Publication-only abstracts (abstract number preceded by an "e"), published in conjunction with the 2018 ASCO Annual Meeting but not presented at the Meeting, can be found online only.
Design and implementation of a multipurpose BRIDG-harmonized information system at an academic cancer center.
Health Services Research, Clinical Informatics, and Quality of Care
2018 ASCO Annual Meeting
J Clin Oncol 36, 2018 (suppl; abstr e18602)
Author(s): Thomas R. Klumpp, Joseph Neff, Dania Beadle, Dolores Grosso, Nicholas DeGregorio, Nicholas VanKuren, Christine Bonaccorso, Pierluigi Porcu, Mouneer Odeh; Thomas Jefferson University, Philadelphia, PA; Sidney Kimmel Cancer Center, Philadelphia, PA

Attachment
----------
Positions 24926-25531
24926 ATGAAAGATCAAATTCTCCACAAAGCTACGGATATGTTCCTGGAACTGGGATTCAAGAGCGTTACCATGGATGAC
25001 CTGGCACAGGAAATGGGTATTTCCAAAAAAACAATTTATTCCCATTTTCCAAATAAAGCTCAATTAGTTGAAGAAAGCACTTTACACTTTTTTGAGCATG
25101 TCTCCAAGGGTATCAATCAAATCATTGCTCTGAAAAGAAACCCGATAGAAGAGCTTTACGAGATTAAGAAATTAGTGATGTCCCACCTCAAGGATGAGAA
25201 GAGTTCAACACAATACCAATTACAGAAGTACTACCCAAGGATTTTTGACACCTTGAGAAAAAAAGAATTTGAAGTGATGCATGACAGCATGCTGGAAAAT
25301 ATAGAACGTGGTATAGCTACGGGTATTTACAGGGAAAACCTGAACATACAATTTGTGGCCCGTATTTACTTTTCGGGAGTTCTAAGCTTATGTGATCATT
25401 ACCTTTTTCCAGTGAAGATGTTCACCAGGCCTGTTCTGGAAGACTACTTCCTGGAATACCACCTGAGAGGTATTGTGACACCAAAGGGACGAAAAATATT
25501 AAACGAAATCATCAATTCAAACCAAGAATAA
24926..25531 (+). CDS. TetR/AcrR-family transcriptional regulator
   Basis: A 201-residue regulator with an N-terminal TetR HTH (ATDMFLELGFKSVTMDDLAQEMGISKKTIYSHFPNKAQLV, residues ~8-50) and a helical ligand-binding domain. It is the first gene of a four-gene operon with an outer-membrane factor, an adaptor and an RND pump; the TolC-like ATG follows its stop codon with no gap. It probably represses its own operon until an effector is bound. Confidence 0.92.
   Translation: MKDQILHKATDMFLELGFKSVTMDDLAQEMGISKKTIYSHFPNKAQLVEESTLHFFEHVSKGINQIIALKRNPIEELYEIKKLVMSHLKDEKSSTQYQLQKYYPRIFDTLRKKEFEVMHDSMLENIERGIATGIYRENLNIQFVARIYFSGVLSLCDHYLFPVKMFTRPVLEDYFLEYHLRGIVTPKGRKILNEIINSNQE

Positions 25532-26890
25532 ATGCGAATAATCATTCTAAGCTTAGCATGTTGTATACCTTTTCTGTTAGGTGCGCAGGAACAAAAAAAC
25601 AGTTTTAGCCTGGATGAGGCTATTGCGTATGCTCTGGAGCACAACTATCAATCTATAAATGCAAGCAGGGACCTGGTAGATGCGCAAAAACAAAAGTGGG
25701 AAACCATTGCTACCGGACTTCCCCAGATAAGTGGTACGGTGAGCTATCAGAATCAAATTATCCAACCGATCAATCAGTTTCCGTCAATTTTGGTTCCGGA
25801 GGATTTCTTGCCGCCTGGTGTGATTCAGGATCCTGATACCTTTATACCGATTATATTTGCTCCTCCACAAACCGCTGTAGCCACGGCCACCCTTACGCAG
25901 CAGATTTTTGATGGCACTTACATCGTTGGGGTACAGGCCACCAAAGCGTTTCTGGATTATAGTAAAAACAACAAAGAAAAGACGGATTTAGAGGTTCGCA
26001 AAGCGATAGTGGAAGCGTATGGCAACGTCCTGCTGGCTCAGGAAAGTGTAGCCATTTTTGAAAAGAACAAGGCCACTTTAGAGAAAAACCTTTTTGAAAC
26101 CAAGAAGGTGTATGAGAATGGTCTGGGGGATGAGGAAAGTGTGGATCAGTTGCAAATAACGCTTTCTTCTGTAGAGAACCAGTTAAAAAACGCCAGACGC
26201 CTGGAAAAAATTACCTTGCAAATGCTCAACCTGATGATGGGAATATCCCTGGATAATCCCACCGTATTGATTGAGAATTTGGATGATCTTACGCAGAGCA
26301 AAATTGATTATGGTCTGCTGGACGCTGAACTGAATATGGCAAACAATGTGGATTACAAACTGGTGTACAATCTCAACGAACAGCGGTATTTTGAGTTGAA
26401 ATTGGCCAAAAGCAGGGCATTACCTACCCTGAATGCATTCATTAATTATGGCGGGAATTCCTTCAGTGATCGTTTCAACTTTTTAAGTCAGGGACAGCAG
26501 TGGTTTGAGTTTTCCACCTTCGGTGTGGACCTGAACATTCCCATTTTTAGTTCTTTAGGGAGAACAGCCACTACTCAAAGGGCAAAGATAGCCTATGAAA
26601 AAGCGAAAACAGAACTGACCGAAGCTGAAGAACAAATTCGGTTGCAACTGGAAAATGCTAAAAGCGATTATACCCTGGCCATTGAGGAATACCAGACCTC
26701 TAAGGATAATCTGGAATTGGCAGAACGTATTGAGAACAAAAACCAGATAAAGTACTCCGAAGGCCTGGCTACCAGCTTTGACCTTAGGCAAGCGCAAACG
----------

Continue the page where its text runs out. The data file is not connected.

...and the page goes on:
Background: Informatics infrastructures at most academic cancer centers consist of a largely random amalgamation of poorly documented, inadequately quality-assured, minimally intercommunicating, and often duplicative data repositories, including electronic medical record systems, protocol management systems, laboratory information systems, ad hoc spreadsheets for research projects, etc. The lack of a well-organized infrastructure increases cost and decreases productivity associated with multiple cancer-related activities, and constitutes a significant barrier to collaborative research both within and between institutions, in large part because the various data repositories are nearly always based on different underlying data models. To address these issues, the National Cancer Institute and its collaborators developed a broad-based data model called the Biomedical Research Integrated Domain Group (BRIDG) model. A primary purpose of the BRIDG model is to provide an international standard data model to facilitate collaborative cancer research both within and between institutions. Methods: Over the past four years the Cancer Bioinformatics team at the Thomas Jefferson University Sidney Kimmel Cancer Center has designed and implemented the first iteration of a highly quality-assured, multipurpose, BRIDG-harmonized cancer research information system. Results: Cost reduction and productivity enhancement are beginning to be achieved by consolidating multiple data capturing, data cleaning, and data retrieval efforts for multiple patient care, teaching, research, administrative, and regulatory activities. Conclusions: The NCI-sponsored BRIDG model can be instantiated into a multipurpose academic cancer information system that can reduce costs and increase productivity by combining data capturing, data cleaning, and data retrieval for multiple patient care, teaching, research, and administrative activities simultaneously. To our knowledge, this is the first BRIDG-harmonized multipurpose cancer research information system instantiated at a U.S. academic Cancer Center.